The Shakespeare Conference: SHK 16.1478  Wednesday, 7 September 2005

From: 		This email address is being protected from spambots. You need JavaScript enabled to view it.
Date: 		Tuesday, 6 Sep 2005 11:21:31 EDT
Subject: 	Prologue to the Sonnets

I have an enormous interest in Shakespeare's Sonnets.  I have written a 
book on the subject and rather than print it, I want to put my 
conclusions up to the membership, hoping they will add constructive 

I am willing to discuss any theory held by any member in the group.  My 
theory asserts that A Lover's Complaint is the Prologue to the Sonnets, 
that the "fickle maid" of the poem, telling her woeful tale to a 
shepherd, a total stranger, of her seduction by a very young aristocrat, 
is the very same person called the "dark lady," none other than the Muse 
of Tragedy, Melpomene, the "carcass of a beauty spent and done," who, 
"reconciled," (ALC 329) enters the sonnets as "that Muse" of sonnet 21, 
and having helped the young "Lord of my love" create his alter ego in 
his "glass," writes him the letter of sonnet 26, steals away his alter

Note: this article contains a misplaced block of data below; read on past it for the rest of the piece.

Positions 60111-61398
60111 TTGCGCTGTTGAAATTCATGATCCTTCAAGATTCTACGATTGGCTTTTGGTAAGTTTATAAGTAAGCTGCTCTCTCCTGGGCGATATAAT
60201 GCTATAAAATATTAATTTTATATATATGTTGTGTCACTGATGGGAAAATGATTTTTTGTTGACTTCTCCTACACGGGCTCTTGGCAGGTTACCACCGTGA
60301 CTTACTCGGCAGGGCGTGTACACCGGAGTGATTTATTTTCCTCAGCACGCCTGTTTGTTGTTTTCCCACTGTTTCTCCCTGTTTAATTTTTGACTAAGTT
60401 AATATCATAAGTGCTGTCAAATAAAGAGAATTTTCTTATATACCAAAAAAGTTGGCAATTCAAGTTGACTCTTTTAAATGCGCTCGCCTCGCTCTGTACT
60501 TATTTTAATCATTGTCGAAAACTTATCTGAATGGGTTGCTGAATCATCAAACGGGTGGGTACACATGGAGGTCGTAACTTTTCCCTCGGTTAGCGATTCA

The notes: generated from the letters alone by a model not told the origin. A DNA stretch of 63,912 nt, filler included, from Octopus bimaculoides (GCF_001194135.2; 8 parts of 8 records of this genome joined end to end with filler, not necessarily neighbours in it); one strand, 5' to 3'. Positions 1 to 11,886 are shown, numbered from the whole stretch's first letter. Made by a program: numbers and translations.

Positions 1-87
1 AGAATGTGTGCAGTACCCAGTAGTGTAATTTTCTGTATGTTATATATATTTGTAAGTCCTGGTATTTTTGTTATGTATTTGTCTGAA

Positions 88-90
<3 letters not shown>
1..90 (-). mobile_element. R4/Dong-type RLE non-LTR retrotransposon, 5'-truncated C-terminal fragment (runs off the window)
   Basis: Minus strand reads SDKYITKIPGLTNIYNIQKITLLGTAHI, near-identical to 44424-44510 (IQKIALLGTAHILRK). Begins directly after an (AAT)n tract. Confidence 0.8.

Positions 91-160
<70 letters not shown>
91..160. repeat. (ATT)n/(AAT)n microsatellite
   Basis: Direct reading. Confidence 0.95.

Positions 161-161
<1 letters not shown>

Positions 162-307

ego, (S 41,42) and spitefully, makes the lord so miserable, he 
contemplates suicide and bemoans the loss of his silent alter ego in 
sonnet 74 and its couplet:

      "The worth of that is that which it contains,
      And that is this, and this with thee remains."

Scatologically and beautifully expressed, with an anagram of "this" the 
"dregs," the worthless part, "the better part of me," the "remains."

Once one knows the story, it all falls into place. Understandable to 
those willing to learn and willing to add to my take of the masterpieces 
in which the Bard appears in a dual role, playing "in singleness the 
parts" (S  8.8) of a new Narcissus and his Image, "A liquid prisoner 
pent in walls of glass." (S  5.10) And more to come in the climax when 
the Muse finally shows herself as "one on another's neck." (S 131.11) I 
am willing to be taught, if you are equally willing.  Please permit me 
to listen to you all, quietly, for a  while.

Sid Lubow

S H A K S P E R: The Global Shakespeare Discussion List
Hardy M. Cook, This email address is being protected from spambots. You need JavaScript enabled to view it.
The S H A K S P E R Web Site <http://www.shaksper.net>

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